Facebook’s recent roll-out of personalized ad experiences delivers products dynamically to customers, changing formats (carousel, collection) and calls-to-action based on who it’s being served to. Meanwhile, the recent introduction of Instagram shopping highlights the growth of direct social selling. The platform essentially represents another arm for e-commerce and retail brands looking to start selling on Instagram.
The expansion of Facebook advertising capabilities makes it easier than ever for brands to encourage direct business on social media and for marketers to measure ROI.
4. Shopping on social media
According to Hootsuite statistics, about 130 million users tap on Instagram shopping tags to learn more about products. After an initial test phase, Instagram is continuing to extend these e-commerce capabilities to more brands and even select influencers.
The Instagram shopping setup allows brands to tag up to five products on a single image and up to twenty images within a carousel. This feature essentially cuts the sales funnel in half as consumers can easily share credit card information and purchase an item directly from the Instagram profile with just a few clicks.
The continued growth of this shop feature will provide marketers with additional insights into what is stimulating action on behalf of the consumer and ultimately contributing to the company’s bottom line.
5. Instagram stories growth as a marketing tool
Of the 1 billion people who use Instagram every month, 500 million of those people use Instagram every day. Facebook Stories engagement is similar with about 500 million daily users. Stories will become increasingly important to marketers as Facebook and Instagram continue to support this feature with additional rollouts such as the addition of multi-photo layout collages, growth insights and “stories about you.”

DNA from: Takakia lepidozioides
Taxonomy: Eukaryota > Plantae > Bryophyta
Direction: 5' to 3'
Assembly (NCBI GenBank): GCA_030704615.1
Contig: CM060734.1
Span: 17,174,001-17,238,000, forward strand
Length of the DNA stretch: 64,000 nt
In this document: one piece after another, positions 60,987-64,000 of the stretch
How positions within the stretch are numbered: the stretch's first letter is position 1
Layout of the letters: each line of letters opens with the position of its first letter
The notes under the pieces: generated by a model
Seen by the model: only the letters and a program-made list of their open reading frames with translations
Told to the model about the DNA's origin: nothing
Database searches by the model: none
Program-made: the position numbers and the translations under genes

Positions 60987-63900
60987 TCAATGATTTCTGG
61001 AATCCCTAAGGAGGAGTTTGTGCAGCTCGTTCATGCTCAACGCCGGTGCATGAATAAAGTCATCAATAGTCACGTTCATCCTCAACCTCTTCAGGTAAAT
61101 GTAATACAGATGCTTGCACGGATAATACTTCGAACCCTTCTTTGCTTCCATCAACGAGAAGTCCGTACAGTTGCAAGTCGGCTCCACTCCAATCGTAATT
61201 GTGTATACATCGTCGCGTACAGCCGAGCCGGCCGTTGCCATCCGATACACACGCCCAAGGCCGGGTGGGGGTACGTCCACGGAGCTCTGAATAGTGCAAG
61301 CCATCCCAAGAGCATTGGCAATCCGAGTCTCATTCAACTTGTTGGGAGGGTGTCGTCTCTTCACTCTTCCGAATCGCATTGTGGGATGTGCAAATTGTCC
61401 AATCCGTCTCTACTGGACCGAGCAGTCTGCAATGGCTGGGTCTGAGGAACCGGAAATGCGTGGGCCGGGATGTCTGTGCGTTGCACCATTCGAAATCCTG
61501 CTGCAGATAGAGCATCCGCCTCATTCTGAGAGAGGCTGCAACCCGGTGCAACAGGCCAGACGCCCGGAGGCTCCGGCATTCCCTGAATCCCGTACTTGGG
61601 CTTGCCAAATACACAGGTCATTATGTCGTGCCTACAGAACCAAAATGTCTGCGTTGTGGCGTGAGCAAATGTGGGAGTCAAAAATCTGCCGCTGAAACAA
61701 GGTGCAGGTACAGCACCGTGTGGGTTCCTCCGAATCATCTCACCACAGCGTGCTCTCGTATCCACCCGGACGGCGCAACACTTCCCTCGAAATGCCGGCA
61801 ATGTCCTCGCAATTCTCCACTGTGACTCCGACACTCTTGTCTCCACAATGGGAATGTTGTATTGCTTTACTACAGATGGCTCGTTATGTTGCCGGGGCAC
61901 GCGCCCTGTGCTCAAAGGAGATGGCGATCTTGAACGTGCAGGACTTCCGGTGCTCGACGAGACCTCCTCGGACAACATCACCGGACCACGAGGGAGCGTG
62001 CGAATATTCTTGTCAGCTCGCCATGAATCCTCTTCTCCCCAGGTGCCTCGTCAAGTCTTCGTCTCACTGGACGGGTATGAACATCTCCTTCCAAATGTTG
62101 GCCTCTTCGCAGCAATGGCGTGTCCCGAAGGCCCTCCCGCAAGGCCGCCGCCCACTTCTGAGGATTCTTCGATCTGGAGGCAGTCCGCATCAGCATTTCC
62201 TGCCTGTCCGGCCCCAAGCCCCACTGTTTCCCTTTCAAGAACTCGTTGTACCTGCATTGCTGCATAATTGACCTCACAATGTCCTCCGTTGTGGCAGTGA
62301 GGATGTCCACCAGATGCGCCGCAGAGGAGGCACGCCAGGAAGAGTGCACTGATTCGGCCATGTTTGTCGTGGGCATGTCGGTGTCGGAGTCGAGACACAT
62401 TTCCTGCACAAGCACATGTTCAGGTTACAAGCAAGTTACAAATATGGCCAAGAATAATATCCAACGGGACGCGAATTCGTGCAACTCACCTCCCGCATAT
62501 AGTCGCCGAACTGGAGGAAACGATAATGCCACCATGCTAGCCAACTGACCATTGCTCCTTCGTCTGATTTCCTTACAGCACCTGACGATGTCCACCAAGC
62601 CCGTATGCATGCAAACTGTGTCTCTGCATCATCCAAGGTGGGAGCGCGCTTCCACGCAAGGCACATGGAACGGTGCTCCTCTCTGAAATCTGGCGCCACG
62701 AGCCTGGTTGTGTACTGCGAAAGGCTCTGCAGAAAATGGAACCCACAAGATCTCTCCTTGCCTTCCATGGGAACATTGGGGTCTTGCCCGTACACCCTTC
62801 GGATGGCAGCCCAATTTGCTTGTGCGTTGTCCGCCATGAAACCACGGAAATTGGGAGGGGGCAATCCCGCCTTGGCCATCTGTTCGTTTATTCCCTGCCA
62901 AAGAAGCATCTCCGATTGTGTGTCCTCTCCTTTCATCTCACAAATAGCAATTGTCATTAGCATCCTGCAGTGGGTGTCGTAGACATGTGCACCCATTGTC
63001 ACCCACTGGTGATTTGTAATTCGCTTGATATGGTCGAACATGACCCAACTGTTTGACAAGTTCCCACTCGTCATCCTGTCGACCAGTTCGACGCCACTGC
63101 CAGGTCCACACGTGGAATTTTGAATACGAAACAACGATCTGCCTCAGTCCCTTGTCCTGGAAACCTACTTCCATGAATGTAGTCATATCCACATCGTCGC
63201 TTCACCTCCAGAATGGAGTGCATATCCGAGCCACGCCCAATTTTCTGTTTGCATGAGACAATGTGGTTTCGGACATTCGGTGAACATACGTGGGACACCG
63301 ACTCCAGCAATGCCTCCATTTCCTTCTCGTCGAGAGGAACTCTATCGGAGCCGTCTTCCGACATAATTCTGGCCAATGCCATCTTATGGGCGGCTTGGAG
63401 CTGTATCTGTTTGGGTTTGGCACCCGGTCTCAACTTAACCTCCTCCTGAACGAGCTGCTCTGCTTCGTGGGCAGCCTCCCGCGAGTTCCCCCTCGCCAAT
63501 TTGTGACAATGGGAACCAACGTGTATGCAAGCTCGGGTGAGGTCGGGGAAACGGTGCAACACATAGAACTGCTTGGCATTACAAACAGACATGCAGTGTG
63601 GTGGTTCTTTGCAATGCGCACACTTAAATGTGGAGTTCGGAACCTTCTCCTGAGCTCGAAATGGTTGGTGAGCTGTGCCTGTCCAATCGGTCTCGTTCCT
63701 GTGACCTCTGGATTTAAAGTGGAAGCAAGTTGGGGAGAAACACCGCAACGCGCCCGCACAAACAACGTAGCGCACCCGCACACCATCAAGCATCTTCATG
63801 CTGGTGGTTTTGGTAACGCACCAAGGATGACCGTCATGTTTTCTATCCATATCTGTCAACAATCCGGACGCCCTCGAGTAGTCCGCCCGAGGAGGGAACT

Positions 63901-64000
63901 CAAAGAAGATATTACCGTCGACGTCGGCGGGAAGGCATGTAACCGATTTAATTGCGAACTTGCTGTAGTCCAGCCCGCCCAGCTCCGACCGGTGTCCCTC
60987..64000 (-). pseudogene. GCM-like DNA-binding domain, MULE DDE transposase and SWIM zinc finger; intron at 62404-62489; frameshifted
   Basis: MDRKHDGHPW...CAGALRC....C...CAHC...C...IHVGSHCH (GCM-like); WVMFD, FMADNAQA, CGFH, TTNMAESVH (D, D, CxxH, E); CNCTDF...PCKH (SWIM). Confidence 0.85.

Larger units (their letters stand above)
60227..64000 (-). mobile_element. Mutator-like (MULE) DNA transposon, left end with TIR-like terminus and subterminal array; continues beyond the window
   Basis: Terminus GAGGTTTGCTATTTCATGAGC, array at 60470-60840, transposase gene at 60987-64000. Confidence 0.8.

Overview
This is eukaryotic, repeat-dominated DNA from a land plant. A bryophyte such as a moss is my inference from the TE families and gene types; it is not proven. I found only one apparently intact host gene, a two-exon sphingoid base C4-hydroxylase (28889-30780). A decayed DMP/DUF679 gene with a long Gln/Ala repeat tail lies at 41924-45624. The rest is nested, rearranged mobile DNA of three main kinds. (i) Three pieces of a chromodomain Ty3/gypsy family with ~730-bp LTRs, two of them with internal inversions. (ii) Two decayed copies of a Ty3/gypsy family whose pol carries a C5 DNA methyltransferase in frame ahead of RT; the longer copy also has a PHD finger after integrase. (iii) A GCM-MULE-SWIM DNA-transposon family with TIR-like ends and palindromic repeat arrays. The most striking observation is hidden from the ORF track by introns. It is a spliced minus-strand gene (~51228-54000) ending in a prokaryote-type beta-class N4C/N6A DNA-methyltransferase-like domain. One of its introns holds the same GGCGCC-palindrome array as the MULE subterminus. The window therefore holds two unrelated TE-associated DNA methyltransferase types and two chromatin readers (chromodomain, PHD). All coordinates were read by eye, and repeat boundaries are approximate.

Interactive Stories and polls are brilliant ways to go back and forth with your audience, providing your audience with “must see” and behind-the-scenes glimpses of your brand. While feed content becomes less necessary – consider sharing content to your feed 2-3 times per week – stories should be updated daily to stimulate profile growth and engagement.
6. Make your audience integral to your content strategy
Ultimately, brands must create content that will inspire action from their audiences. Moving into 2020 it will be critical for content plans to include interactive content (video, GIFs, etc.) and user-generated content.
Both long-form and short-form videos are among the most-shared content on social media. YouTube is second only to Facebook in terms of active users. Instagram has announced that in 2020 that IGTV will introduce landscape videos, allowing brands the opportunity to repurpose or cross-promote wider varieties of video content. TikTok’s seemingly overnight growth and current active user base of 1.5 billion users further indicates that interactive content is no longer a value add but that it’s a necessity.
The goal of a content strategy is to develop a mix of content that allows brands to establish connections with their audiences. In addition to working with influencers and producing owned video content, brands should also integrate user-generated content into their strategies. Doing so not only builds brand relationships but also results in a constant stream of content.